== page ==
Hamilton won an Olympic gold medal in the 2004 time trial and was a teammate of Lance Armstrong on the U.S. Postal Service team including riding with him the first three years (1999-2001) that Armstrong won the Tour de France.
But then a failed drug test caused him to lose it all. First a two-year suspension, then becoming (along with Floyd Landis) one of cycling's outcasts for his willingness to tell what he knew about cycling's doping culture.
His book, The Secret Race: Inside the Hidden World of the Tour de France: Doping, Cover-ups, and Winning at All Costs, was the long-awaited story of life as a pro cyclist and promised to tell what it was like racing with Lance Armstrong and (presumably) revealing Armstrong's own doping activity that many had long suspected.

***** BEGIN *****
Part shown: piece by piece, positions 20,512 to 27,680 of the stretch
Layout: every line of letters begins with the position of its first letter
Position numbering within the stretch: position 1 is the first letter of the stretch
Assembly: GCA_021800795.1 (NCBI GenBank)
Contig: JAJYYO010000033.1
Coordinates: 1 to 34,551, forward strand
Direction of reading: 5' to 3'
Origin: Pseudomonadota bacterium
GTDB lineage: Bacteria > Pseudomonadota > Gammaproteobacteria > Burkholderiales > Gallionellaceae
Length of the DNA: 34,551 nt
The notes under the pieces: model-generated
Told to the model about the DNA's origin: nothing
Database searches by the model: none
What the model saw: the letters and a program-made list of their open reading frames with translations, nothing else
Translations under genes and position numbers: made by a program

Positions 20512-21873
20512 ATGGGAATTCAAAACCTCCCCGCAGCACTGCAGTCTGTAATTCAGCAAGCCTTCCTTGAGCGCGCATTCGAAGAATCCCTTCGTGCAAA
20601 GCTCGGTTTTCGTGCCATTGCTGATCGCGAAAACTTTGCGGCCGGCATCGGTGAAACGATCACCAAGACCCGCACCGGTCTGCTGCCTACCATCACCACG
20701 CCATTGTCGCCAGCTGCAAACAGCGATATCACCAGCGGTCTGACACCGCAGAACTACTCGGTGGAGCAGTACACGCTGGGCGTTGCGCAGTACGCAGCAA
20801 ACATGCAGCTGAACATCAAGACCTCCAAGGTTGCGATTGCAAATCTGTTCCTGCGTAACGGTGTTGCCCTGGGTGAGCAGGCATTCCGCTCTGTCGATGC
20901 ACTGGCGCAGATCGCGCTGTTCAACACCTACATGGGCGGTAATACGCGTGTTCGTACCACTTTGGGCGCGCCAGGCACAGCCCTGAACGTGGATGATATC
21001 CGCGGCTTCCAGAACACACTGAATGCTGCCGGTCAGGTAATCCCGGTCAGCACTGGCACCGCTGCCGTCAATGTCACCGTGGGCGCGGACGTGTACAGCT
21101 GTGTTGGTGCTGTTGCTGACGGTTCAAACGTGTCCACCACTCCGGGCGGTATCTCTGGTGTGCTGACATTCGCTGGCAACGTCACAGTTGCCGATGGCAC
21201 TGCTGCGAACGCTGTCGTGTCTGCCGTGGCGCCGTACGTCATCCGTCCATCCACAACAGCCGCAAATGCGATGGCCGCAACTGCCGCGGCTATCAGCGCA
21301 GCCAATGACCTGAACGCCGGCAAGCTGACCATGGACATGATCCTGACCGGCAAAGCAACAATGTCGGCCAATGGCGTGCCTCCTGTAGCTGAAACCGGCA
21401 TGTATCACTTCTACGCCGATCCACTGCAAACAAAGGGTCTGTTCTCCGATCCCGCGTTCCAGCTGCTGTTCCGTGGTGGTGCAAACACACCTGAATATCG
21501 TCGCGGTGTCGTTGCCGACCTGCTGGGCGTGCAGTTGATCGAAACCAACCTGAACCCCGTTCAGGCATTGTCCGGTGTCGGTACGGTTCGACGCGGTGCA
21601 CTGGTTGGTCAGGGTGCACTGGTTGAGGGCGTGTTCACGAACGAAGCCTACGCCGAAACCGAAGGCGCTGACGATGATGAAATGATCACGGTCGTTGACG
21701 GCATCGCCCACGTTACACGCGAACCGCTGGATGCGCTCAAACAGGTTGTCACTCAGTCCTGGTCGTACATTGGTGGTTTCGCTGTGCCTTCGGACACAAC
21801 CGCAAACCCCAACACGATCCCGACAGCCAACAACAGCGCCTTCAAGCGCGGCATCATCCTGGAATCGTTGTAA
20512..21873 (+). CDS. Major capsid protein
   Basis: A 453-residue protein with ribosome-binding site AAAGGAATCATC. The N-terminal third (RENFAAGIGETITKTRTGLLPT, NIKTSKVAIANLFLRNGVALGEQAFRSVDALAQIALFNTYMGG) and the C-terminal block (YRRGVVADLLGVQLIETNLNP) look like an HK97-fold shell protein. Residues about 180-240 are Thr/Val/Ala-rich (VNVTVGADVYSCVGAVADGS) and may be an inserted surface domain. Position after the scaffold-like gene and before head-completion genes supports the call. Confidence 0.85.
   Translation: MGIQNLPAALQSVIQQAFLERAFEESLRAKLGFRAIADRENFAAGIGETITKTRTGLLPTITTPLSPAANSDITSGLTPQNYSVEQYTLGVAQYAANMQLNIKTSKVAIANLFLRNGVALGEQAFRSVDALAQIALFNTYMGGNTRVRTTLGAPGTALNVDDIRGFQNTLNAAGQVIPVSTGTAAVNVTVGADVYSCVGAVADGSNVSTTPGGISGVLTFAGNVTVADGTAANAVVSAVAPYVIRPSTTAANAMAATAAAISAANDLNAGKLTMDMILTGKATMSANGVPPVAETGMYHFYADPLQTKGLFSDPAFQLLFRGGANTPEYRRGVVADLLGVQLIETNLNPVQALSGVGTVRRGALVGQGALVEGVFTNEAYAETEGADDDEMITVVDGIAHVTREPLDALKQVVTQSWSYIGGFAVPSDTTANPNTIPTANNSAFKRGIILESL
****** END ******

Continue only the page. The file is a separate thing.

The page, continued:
But then about a month after it came out, the U.S. Anti-Doping Agency released all of the evidence that it had collected on Armstrong in the course of its investigation of the man. And suddenly Hamilton's book was an afterthought.
Nonetheless, Hamilton's book is worth reading for any cycling fan. You can learn about Hamilton's path to the top and what he claims Armstrong did, and of course, what life is like (not fun, apparently) as a pro cyclist. Just stay away from it if you want to hold out any illusion that your heroes in cycling in the 1990s and 2000s were all racing squeaky clean.
- Blood Doping in Professional Cycling
- EPO - Chemical Doping
- Steroid Abuse in Professional Cycling
- UCI Strips Lance Armstrong of Seven Tour de France Wins
- U.S. Anti-Doping Agency Reveals Evidence Against Armstrong